Oregon study finds VR can make video more persuasive, for good or, maybe, ill



(The Center Square) – Observation from traditional video might not be enough to get people to care about environmental issues, according to a new report from the University of Oregon.

Instead, environmental stories told via metaverse technologies, including virtual reality and 360-degree video, may influence people more to “act on environmental threats,” according to the University of Oregon.

A paper published on January 8 in the journal Cyberpsychology, Behavior, and Social Networking said the metaverse providing an interactive experience with issues like climate change or ocean acidification can make the issues, “feel close and personally relevant,” the report said.

“The magic of VR isn’t just that it transports you somewhere, but it meaningfully uses interactivity to reduce psychological distance and increase immersion,” Daniel Pimentel, an assistant professor in immersive media psychology at UO’s School of Journalism and Communication, said in the report. “That is one of the biggest mechanisms in environmental storytelling that we’re not really focusing on but should be. It’s not merely enough to place people in digital environments; we have to ensure that when they’re there, they can engage with the story.”

Environmental communicators can use metaverse technologies to tell interactive stories to change people’s opinions about environmental issues, Pimentel said.

Along with collaborator Sriram Kalyanaraman of the University of Florida, Pimentel conducted a series of studies testing if storytelling through immersive media can impact people’s threat perceptions and desire to engage in pro-environmental activities.

The researchers also looked at people’s attitudes — positive or negative — toward the message and narrative.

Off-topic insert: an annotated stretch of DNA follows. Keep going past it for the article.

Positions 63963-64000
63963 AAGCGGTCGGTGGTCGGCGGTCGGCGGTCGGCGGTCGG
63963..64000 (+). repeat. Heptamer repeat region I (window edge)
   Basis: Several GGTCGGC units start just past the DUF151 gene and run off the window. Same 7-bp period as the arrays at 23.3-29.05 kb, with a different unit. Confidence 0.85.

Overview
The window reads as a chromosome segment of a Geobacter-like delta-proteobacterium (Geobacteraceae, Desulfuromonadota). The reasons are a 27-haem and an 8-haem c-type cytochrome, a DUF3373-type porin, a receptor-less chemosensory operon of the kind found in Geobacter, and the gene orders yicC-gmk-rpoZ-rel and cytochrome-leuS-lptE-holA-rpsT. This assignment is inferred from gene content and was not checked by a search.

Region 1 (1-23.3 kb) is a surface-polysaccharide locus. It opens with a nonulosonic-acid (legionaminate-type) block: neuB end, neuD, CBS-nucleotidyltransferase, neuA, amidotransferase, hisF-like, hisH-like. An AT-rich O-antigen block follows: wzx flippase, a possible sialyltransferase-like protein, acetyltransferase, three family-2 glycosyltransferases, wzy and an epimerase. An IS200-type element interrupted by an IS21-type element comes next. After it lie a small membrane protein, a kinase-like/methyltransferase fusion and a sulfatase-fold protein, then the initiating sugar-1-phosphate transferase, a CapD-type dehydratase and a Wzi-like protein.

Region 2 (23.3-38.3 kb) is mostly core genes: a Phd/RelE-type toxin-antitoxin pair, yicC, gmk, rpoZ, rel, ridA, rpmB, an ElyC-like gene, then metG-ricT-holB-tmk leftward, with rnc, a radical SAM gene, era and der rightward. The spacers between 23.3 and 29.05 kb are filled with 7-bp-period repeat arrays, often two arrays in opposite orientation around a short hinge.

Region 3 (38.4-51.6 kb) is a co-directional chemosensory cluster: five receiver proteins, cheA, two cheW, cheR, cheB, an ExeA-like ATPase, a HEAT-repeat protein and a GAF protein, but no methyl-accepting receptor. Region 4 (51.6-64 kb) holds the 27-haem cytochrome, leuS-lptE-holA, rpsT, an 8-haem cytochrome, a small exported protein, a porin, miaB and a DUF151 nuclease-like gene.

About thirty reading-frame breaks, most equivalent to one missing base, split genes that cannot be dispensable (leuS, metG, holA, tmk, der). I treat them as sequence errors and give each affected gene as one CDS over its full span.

“If you want to change minds and hearts, you need a story that people enjoy, right?” Pimentel said in the report. “You want them to enjoy the storytelling experience, otherwise, it’s not going to resonate with them.”

During their first experiment, the academic researchers had the study’s participants watch either an interactive, 360-degree video or a 2D equivalent about climate change in Alaska.

They found that participants who watched the 360-degree video felt a greater connection to the depicted threats compared to those who watched the 2D projection.

“I was probably the most surprised by this result,” Pimentel said in the report, “because VR video alone, without even using a headset, already led to differences in how people conceptualized the information and thought of the threats more concretely and less abstractly.”

Due to VR’s immersive capabilities, the researchers pondered whether or not they could make distant environmental threats resonate better with study participants.

Researchers also had participants watch either a 360-degree video or a 2D equivalent about an underwater exploration looking at coral bleaching.

Researchers told some participants it happened in Florida, whereas others were told it took place in South Africa; all the participants were college students in Florida.

Whether it was a 360-degree or 2D video didn’t have much impact on how participants viewed a local issue. However, it did for when participants thought the issue was far away.

“When it’s a distant story, 360-degree video really matters,” Pimentel said in the release.

To see if a VR headset would elevate these experiences, researchers had some participants watch the 360-degree ocean video through a headset. “Participants with the headset had a more naturalistic way of controlling their point of view, whereas those without had to move by clicking and dragging with a mouse,” the report.

Full immersion in audio and visual in a way that a flat screen cannot achieve caused participants to report greater intentions to help the environment, Pimentel said.

“The more you engage with something, the more concrete and relevant it becomes,” he said in the report. “Immersive media helps you perceive things as happening and occurring more presently. This research is a story of three studies that are saying the same thing: Interactivity increases cognitive absorption, which in turn leads to favorable evaluations of a message and how we see threats.”

Pimentel told The Center Square that his findings could mean there is an opportunity for bad actors to use immersive technology to persuade people of things that aren’t true or to act on threats that aren’t real. The area, he said “needs more research.”

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